Magazine Mar/Apr 2013 Capturing History in the Making

01 April 2013, 17:34
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Capturing History in the Making

Robert Frank once said, “There is one thing the photograph must contain, the humanity of the moment. This kind of photography is realism. But realism is not enough – there has to be vision, and the two together can make a good photograph.” Following his description, Scout Tufankjian is not just a photographer; she is a true visionary of photojournalism. Yerevan’s team met with Scout as she returned from Presidential Inauguration celebrations in Washington D.C.

As she walked out of an event in Austin, Texas, she stopped to allow a few cars to drive by when one of the cars, a minivan, stopped right in front of her. The back door slid open and there was the Senator of Illinois himself.

 “You going to be everywhere I go?” said the Senator, grinning.

 “Pretty much, sir,” was her response.

 “What’s your name?”

 “Scout,” she replied.

 “Alright, Scout, see you around.”

This dialogue took place in February of 2007, and it was the first conversation between independent photojournalist Scout Tufankjian and then-Senator now-President Barack Obama, whose presidential campaign she decided to document after spending four years working in the Gaza Strip during “Operation Summer Rains” (the series of battles between Palestinian militants and the Israel Defense Forces). Scout eventually covered Obama’s campaign from start to finish (2006-2008), taking over one million pictures, many of which were later featured on the pages of Time, People, The New York Times, Esquire and Rolling Stone. In December of 2008, more than 200 of those color photos were collected and published in a book authored by Tufankjian – Yes We Can: Barack Obama’s History- Making Presidential Campaign. It seemed like Tufankjian had reached the pinnacle in covering the presidential campaign, having her name forever associated with documenting the history of Barack Obama’s path to victory. But fast forward four years, and there she was with her hard-to-pronounce Armenian last name once again on everybody’s lips in media circles: on Nov. 6, 2012, Scout became known as the author of the most popular photo in the history of social media.

Would our lives and the choices that we make be any different if we had a different name? Do our names have any impact on our personality? Apparently, Allan Tufankjian was highly enchanted by the smart, adventurous and witty personality of the young girl from Harper Lee’s To Kill a Mockingbird when he decided to name his daughter Scout. It is hard to tell whether or not this unusual name influenced the personality of the Tufankjian girl, but the entire time I was working on this interview, I couldn’t stop thinking that if Lee’s character Scout Finch lived in our times, she would resemble Scout Tufankjian, the vivacious and daring photojournalist who lives in a thriving megalopolis, listens to the Gypsy punk band – Gogol Bordello, reads detective stories over a glass of sherry, watches Masterpiece Mystery and does the job that she loves most – quenching her thirst for adventure as an independent photojournalist who chases moments in history around the world.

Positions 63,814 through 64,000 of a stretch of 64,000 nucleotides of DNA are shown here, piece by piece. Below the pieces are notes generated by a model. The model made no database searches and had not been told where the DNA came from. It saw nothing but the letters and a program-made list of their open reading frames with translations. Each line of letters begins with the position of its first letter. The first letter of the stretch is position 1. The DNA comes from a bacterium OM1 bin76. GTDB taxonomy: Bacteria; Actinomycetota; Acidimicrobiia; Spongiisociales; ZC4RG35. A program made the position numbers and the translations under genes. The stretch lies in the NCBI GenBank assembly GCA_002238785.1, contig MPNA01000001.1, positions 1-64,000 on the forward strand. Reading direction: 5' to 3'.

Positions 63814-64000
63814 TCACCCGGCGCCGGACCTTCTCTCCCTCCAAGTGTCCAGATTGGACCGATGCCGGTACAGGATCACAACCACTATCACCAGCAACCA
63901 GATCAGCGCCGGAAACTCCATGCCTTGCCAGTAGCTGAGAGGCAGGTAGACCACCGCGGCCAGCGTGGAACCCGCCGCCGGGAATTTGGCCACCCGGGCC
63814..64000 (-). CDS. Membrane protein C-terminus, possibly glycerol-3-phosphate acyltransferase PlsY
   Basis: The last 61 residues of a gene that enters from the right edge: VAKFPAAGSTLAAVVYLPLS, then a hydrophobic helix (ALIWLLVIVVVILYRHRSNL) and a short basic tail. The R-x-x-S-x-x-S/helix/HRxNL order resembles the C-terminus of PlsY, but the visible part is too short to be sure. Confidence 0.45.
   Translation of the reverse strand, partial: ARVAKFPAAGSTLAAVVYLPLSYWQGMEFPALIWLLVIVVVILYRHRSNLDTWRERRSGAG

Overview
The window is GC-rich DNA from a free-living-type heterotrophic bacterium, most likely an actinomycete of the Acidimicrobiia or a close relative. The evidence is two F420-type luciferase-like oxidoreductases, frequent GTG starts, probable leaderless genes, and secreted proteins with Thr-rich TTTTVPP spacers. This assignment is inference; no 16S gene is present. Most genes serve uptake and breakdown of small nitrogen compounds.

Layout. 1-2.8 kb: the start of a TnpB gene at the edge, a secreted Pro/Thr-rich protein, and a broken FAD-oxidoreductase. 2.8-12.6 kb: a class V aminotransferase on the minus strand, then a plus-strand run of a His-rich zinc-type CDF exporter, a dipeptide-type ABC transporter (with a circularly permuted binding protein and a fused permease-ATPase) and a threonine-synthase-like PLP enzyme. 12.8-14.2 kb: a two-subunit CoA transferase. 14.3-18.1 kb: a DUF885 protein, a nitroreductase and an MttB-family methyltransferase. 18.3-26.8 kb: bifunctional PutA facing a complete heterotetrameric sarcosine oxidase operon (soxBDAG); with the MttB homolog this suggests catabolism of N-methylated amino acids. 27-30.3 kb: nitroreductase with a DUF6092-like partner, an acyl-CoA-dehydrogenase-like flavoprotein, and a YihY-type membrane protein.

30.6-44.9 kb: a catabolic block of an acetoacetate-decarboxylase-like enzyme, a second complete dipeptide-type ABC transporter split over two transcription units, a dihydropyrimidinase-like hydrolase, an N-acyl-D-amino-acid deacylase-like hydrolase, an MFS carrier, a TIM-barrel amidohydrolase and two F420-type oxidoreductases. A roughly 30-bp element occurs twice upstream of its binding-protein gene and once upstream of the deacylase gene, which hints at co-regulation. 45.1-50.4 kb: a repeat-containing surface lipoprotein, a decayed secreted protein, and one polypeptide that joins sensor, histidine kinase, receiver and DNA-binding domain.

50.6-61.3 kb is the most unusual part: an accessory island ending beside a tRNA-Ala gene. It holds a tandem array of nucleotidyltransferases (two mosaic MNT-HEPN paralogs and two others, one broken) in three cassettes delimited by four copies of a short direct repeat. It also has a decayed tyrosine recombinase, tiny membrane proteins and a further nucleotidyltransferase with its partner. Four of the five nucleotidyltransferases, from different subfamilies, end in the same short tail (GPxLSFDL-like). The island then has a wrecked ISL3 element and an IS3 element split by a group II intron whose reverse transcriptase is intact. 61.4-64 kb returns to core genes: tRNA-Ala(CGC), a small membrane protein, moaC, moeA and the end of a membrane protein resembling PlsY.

“I think one of the reasons that I am a photographer and why I love my job so much is because I am absolutely fascinated by people and their stories. Not just the powerful ones like the Obamas, but regular people. I am extremely fortunate to have this job, which gives me a window into people’s lives,” explains Scout. “For in fine-art photography, the art is what matters, whereas in photojournalism, the story is the most important part. If the picture is beautiful but it tells an inaccurate story, you can’t use it,” Tufankjian says.

Scout is the daughter of the Armenian-American lawyer Allan Tufankjian and his Irish-American wife Betty Tufankjian, a guardian ad litem for mentally disabled adults. “I am the only child in the family, although my mother always wanted to have eight kids. I have a lot of cousins on both sides of my family, but since my Armenian grandparents were my only surviving grandparents, I was raised much closer to my Armenian roots. Most of my earliest childhood memories involve my cousins and I roughhousing while my grandmother yelled “Gamatz! Gamatz!” (careful in Armenian). Frankly, I could still do with someone saying “gamatz” to me every once and awhile,” says Tufankjian laughing. “My dad’s grandfather Kevork (George) Tufankjian came over as a lone child after some of the earlier massacres in Harput. His other grandfather Hetoun Mazmanian came over with his cousin and a few other young men from their village during a series of pogroms (before the genocide). Both my greatgrandmothers were from Musa Dagh.”

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